The sun was bright; the breeze was cool. The Hollywood Bowl was overflowing with a celebratory crowd; the occasional beach balls were bouncing freely. The wine was flowing; the outfits were colorful; the music was continuous; the aisles teemed with dancing couples.
And it's the middle of June. So what else could it have been on Saturday than the Playboy Jazz Festival? And a special festival at that, as the long-term, annual, opening-of-summer jazz party celebrated its 20th anniversary.
It's no surprise that the event was sold out, of course. Playboy Jazz Festivals are almost always sold out. Nor was it surprising that the atmosphere was convivial. Playboy festivals in particular and jazz festivals in general are events at which remarkably diverse crowds gather in uncomplicated harmony.
What was surprising was the remarkable congruity of the programming. Festival Productions and producers George Wein and Darlene Chan always attempt to assemble a well-balanced lineup of acts. But one suspects that even they were startled by the manner in which Saturday's show reached out to touch nearly every aspect of jazz, and did so in ways that revealed the underlying affinities among some of the music's most seemingly disparate elements.
The program seemed to pose the question: Where does jazz begin, and where does it end? And music that reached from the Royal Crown Revue's revival of '40s jump band music and Wynton Marsalis' romp through "Buddy Bolden's Blues" to King Sunny Ade's African juju and Arturo Sandoval's big band, Afro-Cuban bop underscored the foolhardiness of attempting to reply with too narrowly defined an answer.
Because the truth is that everything on the show presented a slightly different take on jazz, another slant on a musical form that is greeting the new global century by discovering its affinities with music from every part of the world.
The connections and the contrasts, for example, between King Sunny Ade and the Royal Crown Revue were fascinating. Neither can be described as a mainstream jazz act. Yet King Sunny's surging, dance-inspired beat, call-and-response vocal patterns and inexorable rhythms flow from the same sources that generated the Royal Crown players' brisk urban swing and boppish improvising. And Alli Mohammed, the drummer with King Sunny, a virtual African Art Blakey, could easily have played the set with the Royal Crown Revue.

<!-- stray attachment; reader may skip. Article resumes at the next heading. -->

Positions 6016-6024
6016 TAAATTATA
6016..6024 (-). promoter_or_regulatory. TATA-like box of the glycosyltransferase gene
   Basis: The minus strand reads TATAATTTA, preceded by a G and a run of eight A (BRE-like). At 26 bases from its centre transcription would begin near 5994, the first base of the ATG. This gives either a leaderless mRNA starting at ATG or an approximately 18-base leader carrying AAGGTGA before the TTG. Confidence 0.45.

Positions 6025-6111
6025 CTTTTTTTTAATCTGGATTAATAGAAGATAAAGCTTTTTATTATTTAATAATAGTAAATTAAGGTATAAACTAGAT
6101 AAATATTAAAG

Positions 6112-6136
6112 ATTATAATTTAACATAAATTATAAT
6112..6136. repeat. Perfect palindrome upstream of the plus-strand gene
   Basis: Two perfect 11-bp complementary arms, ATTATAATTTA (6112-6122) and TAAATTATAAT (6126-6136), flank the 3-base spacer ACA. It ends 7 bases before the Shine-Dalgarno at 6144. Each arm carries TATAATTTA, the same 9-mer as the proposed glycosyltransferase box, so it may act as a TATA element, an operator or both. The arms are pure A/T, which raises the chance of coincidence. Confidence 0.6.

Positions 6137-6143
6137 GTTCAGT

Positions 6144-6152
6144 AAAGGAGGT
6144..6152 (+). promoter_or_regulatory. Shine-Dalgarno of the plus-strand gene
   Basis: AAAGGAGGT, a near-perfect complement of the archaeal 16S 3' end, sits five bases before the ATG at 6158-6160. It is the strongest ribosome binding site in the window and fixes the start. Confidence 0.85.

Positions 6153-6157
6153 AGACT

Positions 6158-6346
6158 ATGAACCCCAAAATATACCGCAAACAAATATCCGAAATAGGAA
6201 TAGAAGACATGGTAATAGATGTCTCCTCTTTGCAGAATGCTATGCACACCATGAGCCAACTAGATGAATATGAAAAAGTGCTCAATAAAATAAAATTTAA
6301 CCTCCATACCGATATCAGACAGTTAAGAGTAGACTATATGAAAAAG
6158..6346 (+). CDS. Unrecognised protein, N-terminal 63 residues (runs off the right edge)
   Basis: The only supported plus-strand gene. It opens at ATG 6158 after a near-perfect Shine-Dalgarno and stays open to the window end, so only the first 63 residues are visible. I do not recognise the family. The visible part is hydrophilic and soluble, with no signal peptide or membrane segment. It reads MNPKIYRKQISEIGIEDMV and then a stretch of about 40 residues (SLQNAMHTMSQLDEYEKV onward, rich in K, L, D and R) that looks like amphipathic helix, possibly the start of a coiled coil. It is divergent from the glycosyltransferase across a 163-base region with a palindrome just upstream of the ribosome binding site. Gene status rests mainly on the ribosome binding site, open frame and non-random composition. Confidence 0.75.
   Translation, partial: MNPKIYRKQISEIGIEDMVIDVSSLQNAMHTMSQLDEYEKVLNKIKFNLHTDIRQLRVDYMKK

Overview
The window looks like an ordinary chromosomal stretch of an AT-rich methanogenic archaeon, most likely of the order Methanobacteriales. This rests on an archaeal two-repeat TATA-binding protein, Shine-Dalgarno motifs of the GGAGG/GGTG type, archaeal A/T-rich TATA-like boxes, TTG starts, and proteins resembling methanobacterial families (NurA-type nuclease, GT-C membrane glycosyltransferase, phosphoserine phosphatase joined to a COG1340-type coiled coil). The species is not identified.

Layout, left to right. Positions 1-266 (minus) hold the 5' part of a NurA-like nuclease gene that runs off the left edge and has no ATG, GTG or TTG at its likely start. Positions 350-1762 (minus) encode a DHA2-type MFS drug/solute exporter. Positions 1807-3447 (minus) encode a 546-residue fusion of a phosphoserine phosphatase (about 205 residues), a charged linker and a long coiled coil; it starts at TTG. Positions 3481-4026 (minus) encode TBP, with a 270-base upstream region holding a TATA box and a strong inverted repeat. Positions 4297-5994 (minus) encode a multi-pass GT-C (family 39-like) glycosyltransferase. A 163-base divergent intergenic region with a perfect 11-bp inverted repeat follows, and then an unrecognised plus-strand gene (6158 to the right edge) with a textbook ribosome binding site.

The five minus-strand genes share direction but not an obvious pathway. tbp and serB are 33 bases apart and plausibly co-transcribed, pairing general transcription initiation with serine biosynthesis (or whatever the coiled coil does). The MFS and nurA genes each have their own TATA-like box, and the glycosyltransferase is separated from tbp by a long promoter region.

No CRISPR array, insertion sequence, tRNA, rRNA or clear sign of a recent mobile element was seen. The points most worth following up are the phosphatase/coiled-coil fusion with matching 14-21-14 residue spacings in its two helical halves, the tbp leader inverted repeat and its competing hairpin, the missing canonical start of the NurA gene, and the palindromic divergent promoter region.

Arturo Sandoval's Hot House Tour Band and the Poncho Sanchez Jazz Band revealed, often in super-heated fashion, the Latin perspectives of jazz. Sandoval is a nonpareil trumpeter whose only flaw is a tendency--fed by his virtuosity--to pour it all into every solo. But his roaring big band (mostly consisting of first-class L.A. musicians) and his own Latin rhythm section recalled Dizzy Gillespie's important forays into the Afro Cuban linkages with jazz. Conga player Poncho Sanchez, leading a crisp octet, added a pop touch to his lively collection of Latin jazz, tossing in catchy renderings of the "Playboy Theme" and Herbie Hancock's "Watermelon Man" (a hit in the '60s for Mongo Santamaria).
A rare appearance by trumpeter Wynton Marsalis and his septet reflected the leader's omnivorous musical interests. Moving from John Coltrane's "A Love Supreme" to a Frank Sinatra dedication, to a raucous New Orleans-style version of the Bolden blues, he brought the crowd to its feet, triggering a handkerchief-waving exhibition reminiscent of Mardi Gras fervor. If the variety of music Marsalis threw at his group (which rarely works as a unit these days) resulted in some ensemble uncertainties, there was no faulting the fine solo work of Marsalis, trombonist Wycliffe Gordon or the nattily dressed alto saxophonist Wessell "Warm Daddy" Anderson.
The Billy Higgins All Stars and the Nicholas Payton Quintet offered another perspective--one more familiar to basic jazz fans. With a mostly veteran lineup that included Higgins on drums, Harold Land and Charles McPherson on saxophones, Jeff Littleton on bass and Billy Childs at the piano, the All-Stars provided a beautifully played, fundamental view of post-World War II bebop, still the most influential jazz style. Payton's ensemble, with sterling solo contributions from Tim Warfield on saxophone and Anthony Wonsey on piano, took a look at the same style, but in its revivalist '90s form. Both views were intriguing; both represented a valuable aspect of today's jazz.
So, too, did the singing of Ruth Brown and Al Jarreau. More pop-oriented and more founded in the blues, Brown's stirring vocals--occasionally harking back to Bessie Smith--supplied a look toward jazz at its roots. And Jarreau, always a musical chameleon and an ever-compelling improviser, proved that the only difference between jazz singing and jazz playing is that one is done with the voice, the other with an instrument.
Saturday opened with a performance by Bobby Rodriguez's talented L.A. County High School for the Arts Jazz Band and closed, spectacularly, with a fireworks display as the climax of Jarreau's set--the first combination of jazz and pyrotechnics in Playboy Jazz Festival history. It was an effective and appropriate 20th anniversary salute to a grand event.
* The Playboy Jazz Festival's Sunday program will be reviewed in Tuesday's Calendar.